RSPB calls for hunting to cease as goose numbers fall

The number of Svalbard barnacle geese wintering on the Solway has dropped nearly 40 per cent in the past year – following the worst outbreak of avian flu on record.

By The Newsroom
Friday, 28th January 2022, 8:37 am
Updated Friday, 28th January 2022, 8:37 am
Dead geese are removed from Mersehead. Pic: RSPB Scotland
Dead geese are removed from Mersehead. Pic: RSPB Scotland

A population count of the migratory birds in November 2020 found 43,703 wintering in Dumfries and Galloway, however this month it was found that figure had dwindled to 27,133 – a decline of 38 per cent.

This has prompted RSPB Scotland to call for an emergency local moratorium restricting shooting on the Solway for the rest of the wildfowling season.

The barnacle goose is a protected species and is not hunted.

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However, pressure from wildfowlers hunting other legal quarry species centers on the disturbance caused to nearby barnacle geese, making flocks take to the air, using up energy and potentially increasing stress.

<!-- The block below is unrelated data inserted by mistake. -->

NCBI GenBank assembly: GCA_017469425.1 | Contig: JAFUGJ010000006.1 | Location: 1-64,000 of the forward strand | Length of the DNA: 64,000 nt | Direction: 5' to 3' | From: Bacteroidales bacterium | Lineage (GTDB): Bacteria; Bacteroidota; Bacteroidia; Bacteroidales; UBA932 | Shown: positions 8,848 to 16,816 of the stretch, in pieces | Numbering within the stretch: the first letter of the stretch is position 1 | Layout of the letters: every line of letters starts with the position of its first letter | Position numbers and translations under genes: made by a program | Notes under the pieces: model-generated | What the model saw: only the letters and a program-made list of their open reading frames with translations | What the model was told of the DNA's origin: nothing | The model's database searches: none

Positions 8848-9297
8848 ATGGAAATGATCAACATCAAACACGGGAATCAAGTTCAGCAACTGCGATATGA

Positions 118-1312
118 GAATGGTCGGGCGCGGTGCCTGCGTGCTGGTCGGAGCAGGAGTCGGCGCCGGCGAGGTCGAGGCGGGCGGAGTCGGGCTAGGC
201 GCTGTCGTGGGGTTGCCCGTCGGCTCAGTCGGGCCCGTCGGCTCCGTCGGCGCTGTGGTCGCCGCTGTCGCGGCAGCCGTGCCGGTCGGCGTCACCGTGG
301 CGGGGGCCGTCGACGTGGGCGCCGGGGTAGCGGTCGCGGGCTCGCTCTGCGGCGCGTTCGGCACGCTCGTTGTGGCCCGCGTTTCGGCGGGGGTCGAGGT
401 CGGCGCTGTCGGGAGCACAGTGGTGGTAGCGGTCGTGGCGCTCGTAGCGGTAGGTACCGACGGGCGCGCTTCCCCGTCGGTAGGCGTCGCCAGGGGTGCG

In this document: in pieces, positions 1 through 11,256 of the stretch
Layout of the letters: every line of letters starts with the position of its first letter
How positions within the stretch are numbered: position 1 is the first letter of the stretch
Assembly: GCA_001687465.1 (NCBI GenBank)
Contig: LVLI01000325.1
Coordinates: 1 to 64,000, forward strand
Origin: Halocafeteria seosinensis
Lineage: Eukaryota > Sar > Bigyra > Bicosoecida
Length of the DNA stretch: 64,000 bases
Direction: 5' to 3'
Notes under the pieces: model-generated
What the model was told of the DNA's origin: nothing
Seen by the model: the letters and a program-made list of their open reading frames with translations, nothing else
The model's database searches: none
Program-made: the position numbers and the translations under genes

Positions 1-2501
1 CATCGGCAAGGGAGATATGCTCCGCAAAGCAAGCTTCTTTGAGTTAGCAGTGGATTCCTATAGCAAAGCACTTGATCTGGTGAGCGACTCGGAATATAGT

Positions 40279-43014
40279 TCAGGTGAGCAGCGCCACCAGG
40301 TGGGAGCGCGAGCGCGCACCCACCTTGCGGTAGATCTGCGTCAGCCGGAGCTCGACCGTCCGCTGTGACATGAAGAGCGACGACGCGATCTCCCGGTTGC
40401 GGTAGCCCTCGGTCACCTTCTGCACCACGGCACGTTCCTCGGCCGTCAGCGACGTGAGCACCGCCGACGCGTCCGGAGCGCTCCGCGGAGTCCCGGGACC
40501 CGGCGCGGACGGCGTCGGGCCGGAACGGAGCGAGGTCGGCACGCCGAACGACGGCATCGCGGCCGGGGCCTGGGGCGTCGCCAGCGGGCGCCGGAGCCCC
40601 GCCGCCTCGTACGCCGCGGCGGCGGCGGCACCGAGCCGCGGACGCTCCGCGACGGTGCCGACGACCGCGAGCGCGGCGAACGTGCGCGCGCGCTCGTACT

Paul Walton, head of Habitats and Species at RSPB Scotland, said: “We are in the grip of an unprecedented outbreak and unfortunately the Solway seems to be the epicenter of this in the UK.

"Our birds are suffering and they need an urgent reprieve to help them get through this winter and ensure as many as possible survive to make their migration back home.

“The best way we can do this is by reducing the cumulative impacts of disturbance, including by wildfowling.

"Our teams on the ground are seeing many birds that are sick or dying and under significant stress.

"Anything that can be done to limit activities which incur additional disturbance at this time should be implemented with urgency.“